At the core of Driftwood Collective is Pedro Vieira and Márcio Oliveira, two dudes from Figueira da Foz, Portugal (a small costal town with some good surf going on). Pedro works mainly on everything graphic (illustrations, editing, etc..) and Márcio is in charge of the image section (photography, camera work). Both share the same passion for arts and crafts which is more and more becoming the kernel of Driftwood production. They now have ventured into more of a DIY lifestyle by shaping surfboards, skateboards, and all sorts of other creative endeavors.
How did the Driftwood Collective get started?
The spark of the DwC fire was a stormy December with little or no surf. Tired of killing time watching Knost and Tudor surfing Malibu and undoubtedly inspired by the work of a few creative minds out in the U.S. and Australia, such as the Critical Slide Society and the Beautiful Losers (to state but a few), we decided to get to work.
At first, we were producing mainly visual content – which will keep on anchoring DwC’s work – but soon afterwards a whole new world open up before us. The day we built our first skateboard did the trick.
Who is involved at this point? And what are your roles?
The guys that really get it moving are Pedro Vieira, controlling everything design related; Marcio Oliveira, holding the camera; and Henrique Simões making sure we all keep it green. When it comes to crafting we all contribute here and there.
Being a collective, we welcome like-minded, talented and inspired people to contribute to the creative process, thus allowing knowledge and awe to flow freely amongst those involved, among them:
Carlos Azevedo, (aka “Barbas”) The most talented artist from us all.
Xico Zé, is the most talented surfer among us. He contribute mainly with… well… good old school log surfing! and that’s good enough for us.
Gustavo S Costa, is a shaper that is exploring on some innovative designs without loosing grip of the californian tradition he got in touch with when living in San Diego.
What are the various avenues of creativity that you guys are exploring?
Everything we can build with our own hands. From shaping our boards to brewing our beer!
At the moment, sitting in the workshop, we got a pile of old skateboards waiting to come back to life alongside with some old bicycles we’ll turn into fixies. At the same time a pair of broken longboards that are facing a corner will rebirth as mini-simmons. We’re always dumpster diving for inspiration.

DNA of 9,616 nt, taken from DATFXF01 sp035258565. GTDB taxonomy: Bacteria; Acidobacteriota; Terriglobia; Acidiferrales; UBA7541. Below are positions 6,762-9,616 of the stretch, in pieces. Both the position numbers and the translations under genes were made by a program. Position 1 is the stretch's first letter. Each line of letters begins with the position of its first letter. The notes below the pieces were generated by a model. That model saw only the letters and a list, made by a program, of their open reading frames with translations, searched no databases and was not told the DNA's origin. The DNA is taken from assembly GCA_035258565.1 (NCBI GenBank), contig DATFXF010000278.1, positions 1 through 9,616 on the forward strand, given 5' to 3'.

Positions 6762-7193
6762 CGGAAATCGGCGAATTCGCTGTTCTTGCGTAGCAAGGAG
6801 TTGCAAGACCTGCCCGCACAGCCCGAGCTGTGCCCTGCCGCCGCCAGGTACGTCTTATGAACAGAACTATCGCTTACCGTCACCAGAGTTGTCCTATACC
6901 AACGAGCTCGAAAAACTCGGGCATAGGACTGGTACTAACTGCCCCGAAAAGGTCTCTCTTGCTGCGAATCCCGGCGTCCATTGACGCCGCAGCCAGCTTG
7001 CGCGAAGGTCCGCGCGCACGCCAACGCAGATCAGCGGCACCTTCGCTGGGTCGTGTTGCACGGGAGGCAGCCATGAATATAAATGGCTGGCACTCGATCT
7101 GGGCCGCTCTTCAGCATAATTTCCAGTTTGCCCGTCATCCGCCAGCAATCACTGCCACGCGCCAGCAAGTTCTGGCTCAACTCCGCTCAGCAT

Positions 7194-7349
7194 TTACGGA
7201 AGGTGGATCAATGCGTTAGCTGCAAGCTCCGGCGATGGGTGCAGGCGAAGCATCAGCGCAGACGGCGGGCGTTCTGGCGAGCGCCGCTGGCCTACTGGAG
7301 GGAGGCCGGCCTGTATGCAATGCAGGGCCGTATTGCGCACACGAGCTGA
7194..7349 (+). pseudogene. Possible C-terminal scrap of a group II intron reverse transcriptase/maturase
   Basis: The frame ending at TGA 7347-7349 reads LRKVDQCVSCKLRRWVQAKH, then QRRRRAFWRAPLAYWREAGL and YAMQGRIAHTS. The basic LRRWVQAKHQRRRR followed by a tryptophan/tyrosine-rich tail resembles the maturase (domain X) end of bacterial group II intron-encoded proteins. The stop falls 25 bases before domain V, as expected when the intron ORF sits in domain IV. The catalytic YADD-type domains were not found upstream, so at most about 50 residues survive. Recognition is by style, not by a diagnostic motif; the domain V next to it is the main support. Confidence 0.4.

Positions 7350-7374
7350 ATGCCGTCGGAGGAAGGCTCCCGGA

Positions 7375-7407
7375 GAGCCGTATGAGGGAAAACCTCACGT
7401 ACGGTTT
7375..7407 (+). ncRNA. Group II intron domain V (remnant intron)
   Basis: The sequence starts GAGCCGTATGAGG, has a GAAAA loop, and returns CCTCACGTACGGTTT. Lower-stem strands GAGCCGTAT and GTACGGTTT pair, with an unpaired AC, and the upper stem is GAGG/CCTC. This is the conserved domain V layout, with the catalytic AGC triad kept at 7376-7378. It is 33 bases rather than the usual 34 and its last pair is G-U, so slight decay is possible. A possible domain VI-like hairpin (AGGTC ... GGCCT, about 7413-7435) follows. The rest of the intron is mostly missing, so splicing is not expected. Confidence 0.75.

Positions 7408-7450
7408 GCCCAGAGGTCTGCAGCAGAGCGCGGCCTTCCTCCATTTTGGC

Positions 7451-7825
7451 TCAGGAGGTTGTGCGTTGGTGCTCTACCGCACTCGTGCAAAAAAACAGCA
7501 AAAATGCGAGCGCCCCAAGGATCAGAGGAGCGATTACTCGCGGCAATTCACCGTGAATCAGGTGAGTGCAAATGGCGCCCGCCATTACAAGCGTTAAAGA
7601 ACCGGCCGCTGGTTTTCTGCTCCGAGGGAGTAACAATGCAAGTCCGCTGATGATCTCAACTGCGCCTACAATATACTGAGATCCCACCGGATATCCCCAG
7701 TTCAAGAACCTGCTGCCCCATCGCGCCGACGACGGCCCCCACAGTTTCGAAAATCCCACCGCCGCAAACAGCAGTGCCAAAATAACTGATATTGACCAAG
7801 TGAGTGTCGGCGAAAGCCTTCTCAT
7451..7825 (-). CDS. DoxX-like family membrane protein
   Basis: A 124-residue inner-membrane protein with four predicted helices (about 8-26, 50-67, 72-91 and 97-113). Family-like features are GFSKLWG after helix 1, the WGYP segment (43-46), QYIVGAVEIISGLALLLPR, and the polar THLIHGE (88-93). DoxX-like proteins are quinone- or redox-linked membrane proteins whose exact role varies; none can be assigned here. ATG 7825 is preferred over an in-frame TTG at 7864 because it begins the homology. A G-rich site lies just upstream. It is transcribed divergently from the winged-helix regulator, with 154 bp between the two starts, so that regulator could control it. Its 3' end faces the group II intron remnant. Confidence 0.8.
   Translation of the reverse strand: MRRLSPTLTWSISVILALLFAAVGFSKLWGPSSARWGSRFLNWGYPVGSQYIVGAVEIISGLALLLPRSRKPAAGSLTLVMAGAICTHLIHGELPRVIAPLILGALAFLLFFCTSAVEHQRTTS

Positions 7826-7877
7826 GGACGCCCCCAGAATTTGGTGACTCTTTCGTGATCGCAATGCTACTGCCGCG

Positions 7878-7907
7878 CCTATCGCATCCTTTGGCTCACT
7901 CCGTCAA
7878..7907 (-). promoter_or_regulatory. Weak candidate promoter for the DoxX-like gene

Complementing the hand crafting process, we keep on producing all kinds of visual material from illustration to video. In fact, we’re trying to have a short film ready for this year’s surf film festivals like SAL, debuting this summer in Lisbon.
Pedro explained that DC started over a year ago with some loose material but you have really begun to take it seriously in the past few months. What made you guys decide to step up and take this thing seriously?
Joy. Waking up every morning with the same excitement as if there was a perfect swell coming in. We’ve found little things in life as rewarding as the crafting process and that’s probably the reason why we love handcrafted objects so much… the pleasure involved in its making is almost palpable, making them sensual and soulful.
It may sound paradoxical, but if it’s possible to have this much fun while working… then you might as well start taking it seriously!
How do you see the Driftwood Collective evolving over time?
We’re in the process of defining the terms in witch it can become economically viable so that we can afford to work exclusively in it while maintaining it fresh and exploratory.
We’re hopeful to have a small on-line store running before the end of the year. In the long term, we are aiming at opening a workshop cafe where more than just selling a finished product we would open the doors to the creative process, and provide a meeting point for all to come together, craft and grow.
Tell us a little about your small coastal town in Portugal and what the surf culture is like in Portugal at the moment.
Surf has been growing exponentially in Portugal over the past decade… Surf Culture on the other hand – or at least what we understand by surf culture – is only starting to flourish.
It’s fun to see that for the first time in Portugal we’ll have two surf film festivals taking place this summer, curiously enough, both of them clearly emphasize their artistic approach on the subject.
These are clear signs that things are starting to change… but then again, this is noticeable only in the big cities – Lisbon and Porto. In our small coastal town, everything keeps its usual course… at least Europe’s longest right – Buarcos – that we’re so proud to host does!
How does the style of the Driftwood Collective fit into the surf scene in Portugal? Are you guys looked at as outcasts or embraced?
Neither one nor the other. Portuguese are very reluctant in taking a strong stance towards something, unless they feel threatened… We would say we’re looked complacently by the awkwardness of it all: “Why are you still walking forth and back on heavy single fin logs while every one else is trying to fly?”
Of course that there are a few militants of the classic surfing tradition that do embrace us but in most of the cases, the best we manage is to trigger curiosity.
For as long as feedback keeps on rolling in, everything will be most definitely worthwhile!
Check out the Driftwood Collective at http://driftwoodcollective.org/